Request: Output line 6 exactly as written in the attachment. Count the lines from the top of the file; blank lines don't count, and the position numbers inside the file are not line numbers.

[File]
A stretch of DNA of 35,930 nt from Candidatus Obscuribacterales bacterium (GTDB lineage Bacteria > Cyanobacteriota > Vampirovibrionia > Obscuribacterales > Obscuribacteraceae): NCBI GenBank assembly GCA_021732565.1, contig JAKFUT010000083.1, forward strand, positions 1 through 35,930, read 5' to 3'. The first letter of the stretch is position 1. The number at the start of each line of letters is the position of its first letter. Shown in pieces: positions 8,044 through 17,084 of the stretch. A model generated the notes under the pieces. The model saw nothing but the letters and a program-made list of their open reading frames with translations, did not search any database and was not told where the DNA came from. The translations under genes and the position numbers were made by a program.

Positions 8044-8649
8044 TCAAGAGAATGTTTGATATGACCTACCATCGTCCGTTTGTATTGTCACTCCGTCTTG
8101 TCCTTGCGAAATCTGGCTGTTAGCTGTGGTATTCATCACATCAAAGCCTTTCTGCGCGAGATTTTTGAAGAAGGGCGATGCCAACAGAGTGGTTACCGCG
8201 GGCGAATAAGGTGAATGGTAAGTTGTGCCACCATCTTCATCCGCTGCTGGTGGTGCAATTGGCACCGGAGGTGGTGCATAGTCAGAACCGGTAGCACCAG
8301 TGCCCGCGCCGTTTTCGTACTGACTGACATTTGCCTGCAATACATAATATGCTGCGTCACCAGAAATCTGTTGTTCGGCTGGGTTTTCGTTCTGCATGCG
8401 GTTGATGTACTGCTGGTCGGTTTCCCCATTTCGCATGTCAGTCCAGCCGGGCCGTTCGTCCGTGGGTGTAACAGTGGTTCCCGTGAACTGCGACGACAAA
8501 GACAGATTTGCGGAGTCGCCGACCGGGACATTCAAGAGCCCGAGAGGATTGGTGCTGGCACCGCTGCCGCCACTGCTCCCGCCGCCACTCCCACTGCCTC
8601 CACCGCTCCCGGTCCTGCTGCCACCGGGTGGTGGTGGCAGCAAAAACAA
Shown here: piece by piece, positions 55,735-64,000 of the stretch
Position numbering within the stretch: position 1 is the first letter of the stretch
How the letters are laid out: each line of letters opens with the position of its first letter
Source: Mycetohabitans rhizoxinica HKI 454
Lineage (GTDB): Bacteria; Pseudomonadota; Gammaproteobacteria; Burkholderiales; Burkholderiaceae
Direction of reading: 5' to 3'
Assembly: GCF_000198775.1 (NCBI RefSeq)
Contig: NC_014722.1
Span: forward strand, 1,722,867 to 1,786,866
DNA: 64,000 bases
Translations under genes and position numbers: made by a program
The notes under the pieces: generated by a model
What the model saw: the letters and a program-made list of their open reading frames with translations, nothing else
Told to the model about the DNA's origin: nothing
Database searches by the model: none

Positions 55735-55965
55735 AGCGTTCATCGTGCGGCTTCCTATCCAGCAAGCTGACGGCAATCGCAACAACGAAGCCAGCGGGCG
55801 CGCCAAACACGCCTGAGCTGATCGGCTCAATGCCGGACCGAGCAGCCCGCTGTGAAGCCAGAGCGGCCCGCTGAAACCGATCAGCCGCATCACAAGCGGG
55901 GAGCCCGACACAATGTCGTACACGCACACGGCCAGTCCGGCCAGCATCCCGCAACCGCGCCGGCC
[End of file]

8301 TGCCCGCGCCGTTTTCGTACTGACTGACATTTGCCTGCAATACATAATATGCTGCGTCACCAGAAATCTGTTGTTCGGCTGGGTTTTCGTTCTGCATGCG